Bill and Gloria Gaither wrote a song several years ago titled The Family of God. The first verse goes:
"You will notice we say brother and sister 'round here
It's because we're a family and folks are so dear
When one has a heartache, we all share a tear
And rejoice in each victory in this family so dear."
That doesn't sound much like the church in general today. We are too busy disagreeing with people to share their victories and heartaches. We are too involved in our own little clique of people who believe like us to care about those outside of our clique. Christians are daily dying at the hands of Muslims. Young children of Christians are being taken from them and trained to be terrorists and others are used for sexual purposes, and we sit in our padded pews and fret about the preacher going too long or getting our usual seat in church. We watch the clock so we can chat with the usual people we chat with before heading home to have our Sunday meal.
I long for what I experienced back on June 3-7. Real conversation, people sharing their stories and struggles, honesty, transparency, and that feeling of belonging. Many of these men and women have "friended" me on Facebook, and I can keep in contact with them, but that isn't the same as sitting at a table with others on the same journey, of the same mind.... and not feeling left out, not fearing what they will think of you for struggling or dealing with THAT.
I could be wrong - I am fairly often, and I am sure some people think I am wrong more often than not.... but to me it seems churches in general - mine and yours - are so far from what God intended for the church to be. Church should be more than meeting once or twice a week, singing a few songs, putting money in the offering, listening to a sermon, talking to the same handful of people you always talk to, then going home.
I long for more. I long for what I just experienced to be the norm, not something I experience on rare occasions. I wish for people to see I am not the shallow, joking guy that most people most likely see when they look at me, but am real, with real issues that are tough, but that I have a belief that God loves me and will help me. I long to sit with people and not wear my mask. I long for church to be more than something I just go and sit in and take in for a few hours a week. I long for it to be more like a family, then pews full of almost strangers with a handful of people who really know me.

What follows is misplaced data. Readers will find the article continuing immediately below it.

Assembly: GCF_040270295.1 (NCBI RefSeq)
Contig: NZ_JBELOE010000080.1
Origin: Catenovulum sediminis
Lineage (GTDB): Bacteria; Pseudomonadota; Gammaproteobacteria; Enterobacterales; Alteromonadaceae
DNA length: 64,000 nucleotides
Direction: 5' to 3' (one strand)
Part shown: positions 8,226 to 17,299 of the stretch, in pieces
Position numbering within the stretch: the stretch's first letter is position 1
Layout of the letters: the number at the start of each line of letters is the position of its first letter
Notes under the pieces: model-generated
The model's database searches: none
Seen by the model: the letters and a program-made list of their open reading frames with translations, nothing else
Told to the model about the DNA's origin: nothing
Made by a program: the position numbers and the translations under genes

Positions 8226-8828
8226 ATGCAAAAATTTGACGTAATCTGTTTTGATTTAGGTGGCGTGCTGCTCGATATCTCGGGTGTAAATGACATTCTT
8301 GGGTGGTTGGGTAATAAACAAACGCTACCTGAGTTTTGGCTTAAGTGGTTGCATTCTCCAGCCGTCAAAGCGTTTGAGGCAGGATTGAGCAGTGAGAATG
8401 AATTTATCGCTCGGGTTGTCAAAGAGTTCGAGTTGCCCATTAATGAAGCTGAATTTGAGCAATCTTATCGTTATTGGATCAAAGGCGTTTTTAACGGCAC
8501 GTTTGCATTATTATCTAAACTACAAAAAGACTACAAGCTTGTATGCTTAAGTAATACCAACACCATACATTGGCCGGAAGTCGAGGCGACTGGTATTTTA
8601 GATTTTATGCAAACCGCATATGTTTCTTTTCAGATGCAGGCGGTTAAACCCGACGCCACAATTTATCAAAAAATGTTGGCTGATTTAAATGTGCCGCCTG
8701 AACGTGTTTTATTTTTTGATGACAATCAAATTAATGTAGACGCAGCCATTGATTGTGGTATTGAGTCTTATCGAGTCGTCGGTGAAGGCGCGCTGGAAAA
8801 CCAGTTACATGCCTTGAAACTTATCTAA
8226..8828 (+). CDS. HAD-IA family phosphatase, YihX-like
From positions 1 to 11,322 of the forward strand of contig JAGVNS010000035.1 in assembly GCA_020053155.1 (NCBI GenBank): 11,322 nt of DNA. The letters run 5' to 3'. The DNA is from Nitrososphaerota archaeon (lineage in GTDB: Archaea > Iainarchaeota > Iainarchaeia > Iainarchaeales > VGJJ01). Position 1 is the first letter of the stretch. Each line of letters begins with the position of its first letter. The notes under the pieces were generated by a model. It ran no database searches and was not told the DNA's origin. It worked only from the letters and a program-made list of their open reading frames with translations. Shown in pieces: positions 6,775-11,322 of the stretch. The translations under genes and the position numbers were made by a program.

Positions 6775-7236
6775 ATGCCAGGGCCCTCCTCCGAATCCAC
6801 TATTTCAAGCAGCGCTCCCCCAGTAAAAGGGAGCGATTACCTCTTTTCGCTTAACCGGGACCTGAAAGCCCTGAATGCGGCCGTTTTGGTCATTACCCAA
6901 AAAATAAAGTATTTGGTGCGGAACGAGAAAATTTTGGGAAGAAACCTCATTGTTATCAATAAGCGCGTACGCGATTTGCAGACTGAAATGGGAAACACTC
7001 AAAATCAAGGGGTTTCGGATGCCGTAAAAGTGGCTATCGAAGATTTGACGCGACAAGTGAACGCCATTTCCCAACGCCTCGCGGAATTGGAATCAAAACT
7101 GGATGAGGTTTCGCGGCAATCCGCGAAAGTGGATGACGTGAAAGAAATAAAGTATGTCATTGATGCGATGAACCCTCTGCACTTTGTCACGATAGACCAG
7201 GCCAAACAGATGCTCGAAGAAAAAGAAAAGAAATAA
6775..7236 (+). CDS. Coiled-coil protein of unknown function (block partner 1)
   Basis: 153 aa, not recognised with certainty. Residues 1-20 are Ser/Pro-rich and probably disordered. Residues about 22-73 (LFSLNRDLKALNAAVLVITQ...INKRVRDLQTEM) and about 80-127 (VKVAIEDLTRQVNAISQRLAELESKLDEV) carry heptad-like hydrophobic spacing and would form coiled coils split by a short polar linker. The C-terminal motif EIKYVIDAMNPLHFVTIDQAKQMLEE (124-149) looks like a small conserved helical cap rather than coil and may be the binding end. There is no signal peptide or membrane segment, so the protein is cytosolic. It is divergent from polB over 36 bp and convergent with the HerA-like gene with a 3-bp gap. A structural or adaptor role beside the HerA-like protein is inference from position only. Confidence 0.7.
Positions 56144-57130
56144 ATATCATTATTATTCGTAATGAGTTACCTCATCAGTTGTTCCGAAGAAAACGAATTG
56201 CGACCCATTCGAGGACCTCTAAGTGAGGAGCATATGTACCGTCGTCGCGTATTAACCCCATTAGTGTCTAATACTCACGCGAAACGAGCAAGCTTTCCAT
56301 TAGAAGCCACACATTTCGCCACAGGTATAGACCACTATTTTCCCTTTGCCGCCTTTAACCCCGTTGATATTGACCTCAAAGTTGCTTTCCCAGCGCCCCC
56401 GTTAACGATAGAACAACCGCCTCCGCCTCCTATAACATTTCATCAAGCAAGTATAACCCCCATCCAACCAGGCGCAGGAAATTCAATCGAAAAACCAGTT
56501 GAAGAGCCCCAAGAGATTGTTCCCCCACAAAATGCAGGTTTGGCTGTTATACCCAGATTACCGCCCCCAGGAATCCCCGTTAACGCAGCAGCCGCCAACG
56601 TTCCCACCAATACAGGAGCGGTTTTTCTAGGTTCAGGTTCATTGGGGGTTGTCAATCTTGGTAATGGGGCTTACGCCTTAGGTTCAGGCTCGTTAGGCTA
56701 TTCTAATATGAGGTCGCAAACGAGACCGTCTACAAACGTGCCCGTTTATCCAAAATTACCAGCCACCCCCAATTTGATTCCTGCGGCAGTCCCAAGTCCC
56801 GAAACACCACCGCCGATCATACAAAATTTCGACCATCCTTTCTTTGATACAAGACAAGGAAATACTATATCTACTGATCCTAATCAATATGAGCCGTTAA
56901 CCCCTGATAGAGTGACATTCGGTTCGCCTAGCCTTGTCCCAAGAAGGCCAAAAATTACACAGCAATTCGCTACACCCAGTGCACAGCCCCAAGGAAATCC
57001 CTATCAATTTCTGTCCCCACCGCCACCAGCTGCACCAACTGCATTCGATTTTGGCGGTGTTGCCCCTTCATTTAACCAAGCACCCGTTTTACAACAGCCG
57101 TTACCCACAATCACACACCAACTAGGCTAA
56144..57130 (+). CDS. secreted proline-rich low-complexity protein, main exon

I want worship to be as real as what I saw at the conference. There were people worshiping God in ways I have never seen - flags and even a sword - and thought it seemed bizarre to me, they were doing more than I did. I long to be open and free in my worship, instead of fearing what people will think of me.
I long for my church, its people, and me to be real.... to be one, to be family, not just almost strangers that pass each other in the church foyer like ships passing in the night.
And I am not exempt from fault. For too many years, I have worn a mask. I have been afraid to reach out to people for fear they would reject me and not like the "real" me. I have been afraid to be real, been too insecure to build relationships. I have let treatment of bullies in my past cause me to exercise too much caution in letting people in. I have found it easier to joke and be shallow, then to talk about the the things that matter. I have focused on the things that won't last instead of the things that will. I have filled a pew and not really been involved in my church and its people.
What is the answer? I am only one person, and can't change a whole church, not to speak of a whole church world. I can pray and ask God to change me even in these areas. I can reach out, brave rejection instead of being so focused on self preservation.
I can be real, more loving, more like Jesus. It is a start.